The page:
Artmaking Can Ease Stress Regardless of Training

New research discovers that creating art can significantly reduce stress-related hormones.

While researchers believe past experience in creating art might amplify the activity’s stress-reducing effects, their results from the study suggest that everyone seems to benefit equally.

“It was surprising, and it also wasn’t,” said Girija Kaimal, Ed.D., assistant professor of creative arts therapies at Drexel University in Philadelphia.

“It wasn’t surprising because that’s the core idea in art therapy: Everyone is creative and can be expressive in the visual arts when working in a supportive setting. That said, I did expect that perhaps the effects would be stronger for those with prior experience.”

The results of the study were published in Art Therapy.

Kendra Ray, a doctoral student under Kaimal, and Juan Muniz, Ph.D., an assistant teaching professor in the Department of Nutrition Sciences, served as co-authors.

Hormones are often used as biological markers to measure the body’s response to stress. In the current study, researchers measured the hormone cortisol through saliva samples.

The higher a person’s cortisol level, the more stressed a person is likely to be.

In the study, 39 adults, ranging from 18 to 59 years old, were invited to participate in 45 minutes of art-making. Cortisol levels were taken before and after the art-making period.

Materials available to the participants included markers and paper, modeling clay, and collage materials. There were no directions given and every participant could use any of the materials they chose to create any work of art they desired.

An art therapist was present during the activity to help if the participant requested any.

Of those who took part in the study, just under half reported that they had limited experience in making art.

The researchers found that 75 percent of the participants’ cortisol levels lowered during their 45 minutes of making art. And while there was some variation in how much cortisol levels lowered, there was no correlation between past art experiences and lower levels.

Written testimonies of their experiences afterward revealed how the participants felt about the creating art.

“It was very relaxing,” one wrote. “After about five minutes, I felt less anxious. I was able to obsess less about things that I had not done or need [ed] to get done. Doing art allowed me to put things into perspective.”

Interestingly, roughly 25 percent of the participants actually registered higher levels of cortisol. Researchers explain that the finding does not necessarily imply a bad outcome.

“Some amount of cortisol is essential for functioning,” Kaimal explained.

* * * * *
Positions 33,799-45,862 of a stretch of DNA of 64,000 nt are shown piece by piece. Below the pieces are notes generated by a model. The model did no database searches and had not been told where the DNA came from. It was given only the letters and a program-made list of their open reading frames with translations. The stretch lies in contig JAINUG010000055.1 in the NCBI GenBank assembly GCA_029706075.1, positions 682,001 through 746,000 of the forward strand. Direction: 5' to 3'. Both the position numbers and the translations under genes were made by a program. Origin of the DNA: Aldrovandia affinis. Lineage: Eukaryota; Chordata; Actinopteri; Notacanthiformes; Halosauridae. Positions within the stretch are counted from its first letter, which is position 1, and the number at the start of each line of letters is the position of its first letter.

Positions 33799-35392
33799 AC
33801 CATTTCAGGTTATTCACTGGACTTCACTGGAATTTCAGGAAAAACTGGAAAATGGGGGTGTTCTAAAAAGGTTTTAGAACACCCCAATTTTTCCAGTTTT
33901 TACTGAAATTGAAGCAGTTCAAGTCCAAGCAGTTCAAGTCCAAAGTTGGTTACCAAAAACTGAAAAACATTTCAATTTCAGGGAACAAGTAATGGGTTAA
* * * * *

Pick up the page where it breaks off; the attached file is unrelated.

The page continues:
“For example, our cortisol levels vary throughout the day — levels are highest in the morning because that gives us an energy boost to us going at the start of the day. It could’ve been that the art-making resulted in a state of arousal and/or engagement in the study’s participants.”

Kaimal and her team believed, going into the study, that the type of art materials used by participants might affect cortisol levels. They thought that the less-structured mediums — using clay or drawing with markers — would result in lower cortisol levels than the structured — collaging.

That, however, wasn’t supported by the results, as no significant correlation was found.

The study did find a weak correlation between age and lower cortisol levels. Younger participants exhibited consistently lower cortisol levels after they’d created art.

Those results made Kaimal wonder about how young college students and high school students deal with the stress that comes from academia — and how creative arts can help.

“I think one reason might be that younger people are developmentally still figuring out ways to deal with stress and challenges, while older individuals — just from having lived life and being older — might have more strategies to problem-solve and manage stress more effectively,” Kaimal said.

As a result of the findings, Kaimal plans to extend the study to explore whether “creative self- expression in a therapeutic environment can help reduce stress.”

In that study, other biomarkers like alpha amylase and oxytocin will also be measured to give a more comprehensive picture.

Additionally, Kaimal also plans to study how visual arts-based expression affects end-of-life patients and their caregivers.

“We want to ultimately examine how creative pursuits could help with psychological well-being and, therefore, physiological health, as well,” she said.

Source: Drexel University